London’s Tech City Still Suffering a Lack of Superfast Broadband
By Mark Jackson, ISPreview UK | July 4th, 2014
The government’s plans for Shoreditch’s Tech City have been criticised by Labour MP Meg Hillier after it was claimed that around a third of local businesses, not to mention many homes, are still without access to high-speed broadband, while the £3,000 Connection Voucher (“Super-Connected Cities“) scheme that was setup to help has been branded as a “national embarrassment“.
The Connection Voucher scheme offers grants worth up to £3,000 +vat in order to help individual premises (small or medium sized businesses) get connected to a 30Mbps+ capable superfast broadband service. The vouchers were originally setup after the broadband infrastructure side of the Government’s £150m Urban Broadband Fund ran into the possibility of a significant delay due to competition concerns expressed by the European Commission (here and here).
One of the issues the EC had was with making the argument for the use of state aid in dense urban areas where the case for investment by the Private Sector should be much easier to make (i.e. less need for public funds). Never the less many urban areas, including parts of major cities, continue to suffer due to the lack of access to superfast broadband from operators like BT and Virgin Media etc.
Labour MP Meg Hillier told Parliament (Islington Gazette):
“I’ve had letters from constituents who work from home and they need access to high-speed internet. This is a joke, frankly. You can’t just throw money at a problem, it’s the infrastructure that needs changing. BT have done very well out of the public purse.
They’ve had breakfast with Boris, tea at No. 10 and dancing with the Business Secretary, but small businesses in Shoreditch still cannot get super-fast broadband.”
A quick look at a big part of Shoreditch, which connects to the local telephone exchange at Bishopsgate, reveals that coverage of BT’s FTTC and Virgin Media’s cable platform is extremely patchy. Likewise the layout of the area suggests that the only way for some companies to get a better connection might be if they aggregated their connection vouchers to cover the cost of a more significant infrastructure upgrade. Otherwise the only choice is perhaps an expensive leased line.
On the other hand it’s important to stress that BT and Virgin Media aren’t the only games in town, with Urban WiMaxs fixed wireless network reaching into the area and rival fibre optic providers, such as Hyperoptic, being ready and willing to engage with serious interest. ISPreview.co.uk has contacted BT in the hope of getting their response to the areas plight and we’ll report back if and when that arrives.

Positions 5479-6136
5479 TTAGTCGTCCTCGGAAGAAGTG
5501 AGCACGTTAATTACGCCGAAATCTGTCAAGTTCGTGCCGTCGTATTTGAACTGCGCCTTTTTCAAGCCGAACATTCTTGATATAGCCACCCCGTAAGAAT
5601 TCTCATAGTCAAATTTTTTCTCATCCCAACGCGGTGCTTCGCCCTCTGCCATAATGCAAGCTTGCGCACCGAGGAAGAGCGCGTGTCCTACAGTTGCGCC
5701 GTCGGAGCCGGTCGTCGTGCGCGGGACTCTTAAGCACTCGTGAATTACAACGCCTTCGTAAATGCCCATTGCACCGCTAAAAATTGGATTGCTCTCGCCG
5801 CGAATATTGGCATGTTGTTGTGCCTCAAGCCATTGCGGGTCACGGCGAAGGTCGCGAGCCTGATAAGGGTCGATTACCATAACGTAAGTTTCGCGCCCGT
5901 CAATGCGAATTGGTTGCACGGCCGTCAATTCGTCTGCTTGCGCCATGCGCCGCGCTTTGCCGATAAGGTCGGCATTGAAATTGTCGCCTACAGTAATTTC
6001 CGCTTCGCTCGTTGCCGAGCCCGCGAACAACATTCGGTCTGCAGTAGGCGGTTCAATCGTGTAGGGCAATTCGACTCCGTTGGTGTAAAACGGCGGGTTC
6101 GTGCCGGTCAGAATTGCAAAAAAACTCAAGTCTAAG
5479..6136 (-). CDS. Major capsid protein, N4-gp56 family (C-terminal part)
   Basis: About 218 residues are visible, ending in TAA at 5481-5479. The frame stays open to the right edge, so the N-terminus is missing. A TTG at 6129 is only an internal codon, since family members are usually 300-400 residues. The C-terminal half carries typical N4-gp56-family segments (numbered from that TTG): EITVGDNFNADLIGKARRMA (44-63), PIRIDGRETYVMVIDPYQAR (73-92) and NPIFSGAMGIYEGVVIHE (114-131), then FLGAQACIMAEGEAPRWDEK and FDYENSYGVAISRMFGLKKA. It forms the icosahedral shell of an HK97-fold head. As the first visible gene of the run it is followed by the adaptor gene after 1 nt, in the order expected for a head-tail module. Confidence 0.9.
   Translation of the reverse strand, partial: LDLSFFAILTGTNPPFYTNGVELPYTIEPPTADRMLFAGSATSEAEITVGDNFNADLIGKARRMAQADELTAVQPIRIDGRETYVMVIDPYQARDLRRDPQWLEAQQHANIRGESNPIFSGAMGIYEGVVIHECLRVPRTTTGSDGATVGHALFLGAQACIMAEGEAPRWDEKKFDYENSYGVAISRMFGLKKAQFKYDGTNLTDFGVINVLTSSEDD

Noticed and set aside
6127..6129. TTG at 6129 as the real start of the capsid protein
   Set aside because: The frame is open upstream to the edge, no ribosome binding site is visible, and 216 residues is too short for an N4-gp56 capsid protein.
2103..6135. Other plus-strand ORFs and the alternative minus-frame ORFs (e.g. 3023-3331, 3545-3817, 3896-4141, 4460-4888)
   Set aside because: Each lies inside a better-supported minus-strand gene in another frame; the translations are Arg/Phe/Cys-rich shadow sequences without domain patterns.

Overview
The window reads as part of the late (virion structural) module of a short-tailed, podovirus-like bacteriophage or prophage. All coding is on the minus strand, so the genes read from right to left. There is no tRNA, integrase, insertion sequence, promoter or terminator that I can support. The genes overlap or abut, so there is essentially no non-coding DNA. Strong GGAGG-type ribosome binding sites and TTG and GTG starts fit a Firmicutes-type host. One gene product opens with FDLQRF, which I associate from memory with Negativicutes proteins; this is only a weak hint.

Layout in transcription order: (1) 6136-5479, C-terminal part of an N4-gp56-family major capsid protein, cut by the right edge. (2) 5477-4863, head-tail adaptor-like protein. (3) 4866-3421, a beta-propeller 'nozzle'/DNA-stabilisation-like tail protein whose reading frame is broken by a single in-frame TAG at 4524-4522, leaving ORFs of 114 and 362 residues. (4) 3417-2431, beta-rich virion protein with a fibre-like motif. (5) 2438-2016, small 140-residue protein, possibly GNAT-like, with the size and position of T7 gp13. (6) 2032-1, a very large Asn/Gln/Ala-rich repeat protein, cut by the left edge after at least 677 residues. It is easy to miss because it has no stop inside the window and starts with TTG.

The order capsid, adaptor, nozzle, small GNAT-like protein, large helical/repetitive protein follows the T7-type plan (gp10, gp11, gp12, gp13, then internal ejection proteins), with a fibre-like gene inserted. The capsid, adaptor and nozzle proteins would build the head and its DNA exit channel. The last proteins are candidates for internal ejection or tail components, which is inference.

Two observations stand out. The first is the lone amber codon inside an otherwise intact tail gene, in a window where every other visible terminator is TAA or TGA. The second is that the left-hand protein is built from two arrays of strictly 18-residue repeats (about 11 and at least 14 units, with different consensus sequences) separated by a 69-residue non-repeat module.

BT has kindly furnished us with a statement, which points to a few inaccuracies in the Islington Gazette’s original piece.
A BT Spokesperson told ISPreview.co.uk:
“Businesses in the Tech City area are extremely well served by high speed services, with all businesses able to access speeds of up to 10Gbps via BT’s Ethernet network and more than two thirds of all premises in the area able to access our open wholesale fibre network.
Fibre availability will rise to more than three quarters of premises over the coming months, whilst the area may benefit from further fibre expansion as a result of our additional £50m investment in cities.
It’s important to note that the Tech City area itself is not officially defined, whilst total fibre coverage across all networks will be even greater given the presence of other operators in the area.
We are also participating in the Government’s Connection Voucher Scheme which provides financial assistance to qualifying small businesses that want to take advantage of fibre broadband or high speed business services.
As for Hackney, more than three quarters of all premises in the area already have access to fibre, with even more set to benefit over the coming months, so the suggestion that ‘vast swathes’ of the borough are excluded is simply not true.”
BT were also keen to remind that it can be difficult to achieve 100% FTTC/P coverage commercially in any part of the country, including in certain parts of major cities – e.g. difficulties relating to siting of cabinets; planning issues; the need for streetworks; power issues. All of these factors can affect the commercial case for deploying fibre in such areas.